How does identity theft happen?

Identity theft occurs when your personal information is learned or stolen and then used to pretend to be you.

The methods criminals use to steal your personal information change frequently, particularly those that exploit technology. There are some commonly used methods and they can be divided into four categories.

Over sharing

This is the simplest method and occurs when you provide more personal information than is needed. It also frequently occurs on social networking sites, so it is important to ensure that you have privacy controls in place and don’t accept friend requests from people you don’t know.

Offline methods

Dumpster diving

Going through your rubbish to find items showing personal information, such as credit card and bank statements, bills and envelopes showing a full name (and sometimes a logo of a company where an account is held).

Shoulder surfing

Looking over your shoulder when you use your PIN at an ATM, EFTPOS terminal or your passwords when using the Internet in a public place.

Wallet or document theft

Stealing or acquiring your documents and using the information they include. If this is a wallet, this is likely to be a large amount of information about you, even if the cards are cancelled.

Bogus phone calls

Calling you on the phone and convincing you to provide information or to take some action. This can include giving access to your computer. Callers may pretend to be from a legitimate company or government agency.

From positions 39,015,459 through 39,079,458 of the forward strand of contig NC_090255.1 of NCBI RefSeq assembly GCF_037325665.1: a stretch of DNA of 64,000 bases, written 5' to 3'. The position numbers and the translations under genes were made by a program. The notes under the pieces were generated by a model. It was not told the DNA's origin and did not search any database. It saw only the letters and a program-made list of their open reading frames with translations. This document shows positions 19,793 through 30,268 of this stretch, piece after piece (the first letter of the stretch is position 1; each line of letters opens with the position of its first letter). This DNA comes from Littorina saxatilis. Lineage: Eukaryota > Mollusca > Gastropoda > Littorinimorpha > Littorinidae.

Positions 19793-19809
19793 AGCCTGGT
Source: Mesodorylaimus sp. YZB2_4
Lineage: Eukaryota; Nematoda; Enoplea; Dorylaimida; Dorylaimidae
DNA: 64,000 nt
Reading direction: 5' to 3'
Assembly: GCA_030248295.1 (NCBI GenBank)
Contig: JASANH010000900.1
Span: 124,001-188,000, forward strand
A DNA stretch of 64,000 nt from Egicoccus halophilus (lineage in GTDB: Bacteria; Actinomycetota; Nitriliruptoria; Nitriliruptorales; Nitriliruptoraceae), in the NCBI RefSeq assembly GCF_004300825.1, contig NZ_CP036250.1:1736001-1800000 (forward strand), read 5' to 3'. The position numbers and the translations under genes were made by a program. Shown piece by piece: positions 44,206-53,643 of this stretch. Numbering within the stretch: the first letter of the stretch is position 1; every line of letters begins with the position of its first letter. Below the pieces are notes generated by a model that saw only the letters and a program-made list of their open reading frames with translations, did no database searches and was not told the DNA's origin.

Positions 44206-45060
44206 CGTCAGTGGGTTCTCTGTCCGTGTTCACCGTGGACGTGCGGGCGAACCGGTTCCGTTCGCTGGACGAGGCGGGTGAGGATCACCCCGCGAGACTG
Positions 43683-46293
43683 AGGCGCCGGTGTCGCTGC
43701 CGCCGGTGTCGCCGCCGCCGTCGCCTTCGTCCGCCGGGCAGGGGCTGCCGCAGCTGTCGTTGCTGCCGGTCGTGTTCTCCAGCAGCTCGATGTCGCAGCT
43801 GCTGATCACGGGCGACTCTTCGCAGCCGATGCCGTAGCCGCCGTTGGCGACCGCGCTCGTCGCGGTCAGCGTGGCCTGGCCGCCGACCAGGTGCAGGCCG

Capturing the information encoded into the magnetic strips on the back of credit and EFTPOS cards. This data can then be put onto a blank card and used to access the account.

Online methods


Any software used to cause harm to your computer or device or to subvert it for another use. Malware includes viruses, worms, trojan horses, backdoors, keystroke loggers, screen scrapers, rootkits and spyware.


Unsolicited electronic messages, which can be used to deliver malware or by criminals who are phishing. The Department of Internal Affairs’ Anti-Spam Unit provides help and information about spam, as well as enforcing the Unsolicited Electronic Messages Act.


Luring you into providing information using emails and mirror-websites that look like they come from a legitimate business.


This is the same as phishing but is directed at your mobile phone. As smartphones become more advanced, so does smishing.

Spear phishing

Using websites and email that appear legitimate, to lure you into providing information or taking an action. When the criminal already knows something about your habits they can make these interactions appear to be real.

Methods outside your control


Contacting a business and impersonating you or a legitimate contact to request your account information.

Business record theft

Stealing data from a business where you have an account (which could be computerised or paper records). This is often done in larger numbers than pretexting, but both can involve staff members.


Exploiting vulnerabilities in an electronic system or in computer software to steal your personal information.

The Ministry of Consumer Affairs runs Scamwatch, which provides more information about scams (some of which are created to gain personal information).